• Centrifuge 3 (water): Harvest the cells by centrifugation at 1000g for 20 minutes at 4°C. Decant the supernatant and resuspend the cell pellet in 10 ml ice-cold 10% glycerol.
    • To spin down your pellet in 10 ml, it might be helpful to use 15-ml Falcon tubes instead of the round-bottom tubes. KC
  • Centrifuge 4 (glycerol): Harvest the cells by centrifugation at 1000g for 20 minutes at 4°C. Carefully decant the supernatant and use a Pastteur pipette attached to a vacuum line to remove any remaining drops of buffer.
  • Resuspend in GYT: Resuspend in 1 ml ice cold GYT. This is best done by gently swirling rather pipetting or vortexing.
  • Measure OD: Measure the OD-600 of a 1:100 dilution of the cell suspension. (In the cuvette, mix 0.99 mL water and 0.01 mL cell suspension).

Note: The desired concentration is [math]\displaystyle{ 2.5 \times 10^{11} }[/math] cells per mL, giving [math]\displaystyle{ 1\times 10^{10} }[/math] cells per 40 [math]\displaystyle{ \mu }[/math]L. This corresponds to an OD-600 (after 100x dilution) of roughly 3.75. It is difficult to reach this value, but it is still important to know the concentration of cells to calculate efficiencies.

  • Dilute the cell suspension to a concentration of 2 x 10^10 to 3 x 10^10 cells/ml (1.0 OD600 = approx. 2.5 x 10^8 cells/ml) with ice-cold GYT medium.
  • Test for arcing: Transfer 40 ul of the suspension to an ice-cold electroporation cuvette (0.1-0.2 cm gap, on middle shelf next to electroporator) and test whether arcing occurs when an electrical discharge is applied. Place the cuvette in the green holder attached to the machine. Go to option 4, Pre-set protocols; choose bacterial; choose the correct choice for your size cuvette, probably the first option for a .1 cm cuvette. If arcing occurs, wash the remainder of the cell suspension once more with ice-cold GYT medium to ensure that the conductivity of the bacterial suspension is sufficiently low (<5 mEq).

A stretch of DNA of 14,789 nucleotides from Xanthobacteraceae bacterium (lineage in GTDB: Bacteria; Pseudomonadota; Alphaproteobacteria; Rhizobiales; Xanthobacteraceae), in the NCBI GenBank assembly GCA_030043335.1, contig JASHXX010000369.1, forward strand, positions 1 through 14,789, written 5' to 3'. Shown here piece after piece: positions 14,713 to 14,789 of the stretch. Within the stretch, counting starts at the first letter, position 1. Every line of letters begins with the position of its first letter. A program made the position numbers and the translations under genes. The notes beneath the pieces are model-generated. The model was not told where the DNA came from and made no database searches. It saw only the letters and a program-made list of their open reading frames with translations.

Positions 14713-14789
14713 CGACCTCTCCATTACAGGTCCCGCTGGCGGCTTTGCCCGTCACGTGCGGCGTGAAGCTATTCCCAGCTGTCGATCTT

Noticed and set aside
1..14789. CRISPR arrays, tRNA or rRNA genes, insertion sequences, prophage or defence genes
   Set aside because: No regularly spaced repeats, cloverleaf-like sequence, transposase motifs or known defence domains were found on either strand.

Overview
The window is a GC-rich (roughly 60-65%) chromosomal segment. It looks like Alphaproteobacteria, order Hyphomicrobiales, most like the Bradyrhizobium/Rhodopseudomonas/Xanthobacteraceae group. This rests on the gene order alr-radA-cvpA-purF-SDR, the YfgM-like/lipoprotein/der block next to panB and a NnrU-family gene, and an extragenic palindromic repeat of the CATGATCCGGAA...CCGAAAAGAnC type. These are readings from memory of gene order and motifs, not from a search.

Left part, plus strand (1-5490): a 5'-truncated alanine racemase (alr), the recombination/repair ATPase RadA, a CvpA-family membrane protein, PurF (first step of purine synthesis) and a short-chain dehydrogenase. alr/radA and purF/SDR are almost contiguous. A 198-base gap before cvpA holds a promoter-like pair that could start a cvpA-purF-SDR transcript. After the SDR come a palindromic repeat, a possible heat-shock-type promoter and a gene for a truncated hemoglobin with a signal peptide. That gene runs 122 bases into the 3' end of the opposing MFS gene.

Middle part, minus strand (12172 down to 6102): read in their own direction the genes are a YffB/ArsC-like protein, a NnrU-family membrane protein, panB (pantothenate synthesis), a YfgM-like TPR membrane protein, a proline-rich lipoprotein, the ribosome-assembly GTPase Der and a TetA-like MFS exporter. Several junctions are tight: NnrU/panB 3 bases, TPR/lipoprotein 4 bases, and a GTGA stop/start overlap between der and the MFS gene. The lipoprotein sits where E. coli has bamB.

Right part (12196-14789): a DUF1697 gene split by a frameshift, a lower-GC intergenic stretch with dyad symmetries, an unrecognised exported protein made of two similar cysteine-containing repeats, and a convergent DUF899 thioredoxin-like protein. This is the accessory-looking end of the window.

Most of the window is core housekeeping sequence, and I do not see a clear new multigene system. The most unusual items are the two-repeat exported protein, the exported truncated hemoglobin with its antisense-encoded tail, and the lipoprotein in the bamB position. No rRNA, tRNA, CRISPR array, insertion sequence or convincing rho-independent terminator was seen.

• Storage: Store cells at -80°C until they are required for use. For storage, dispense 40 ul aliquots of the cell suspension into sterile, ice-cold .5 ml microcentrifuge tubes, drop into a bath of liquid nitrogen and transfer to a -80°C freezer. To remove the tubes from the liquid nitrogen bath, bring out into the hall along with a storage box, and pour the tubes and liquid nitrogen into the box. Once all the tubes are out, close the box most of theh way and let the liquid run out into the hallway. Try not to do this in the very center of the walkway!

To use frozen cells: Remove an appropriate number of aliquots of cells from the -80°C freezer. Thaw the tubes on ice.


  • Jason R. Kelly 15:14, 13 July 2007 (EDT): You might consider using a syringe filter rather than spins to do the washes when preparing the cells. This can apparently save a lot of time, though I've yet to try it myself.
  • hugh kingston 08:09, 17 April 2008 (EDT): I tried with a 0.22μm syringe filter and 50ml OD 600 e.coli. The filter kept jamming, not very successful. Perhaps a larger, vacuum filter would be better?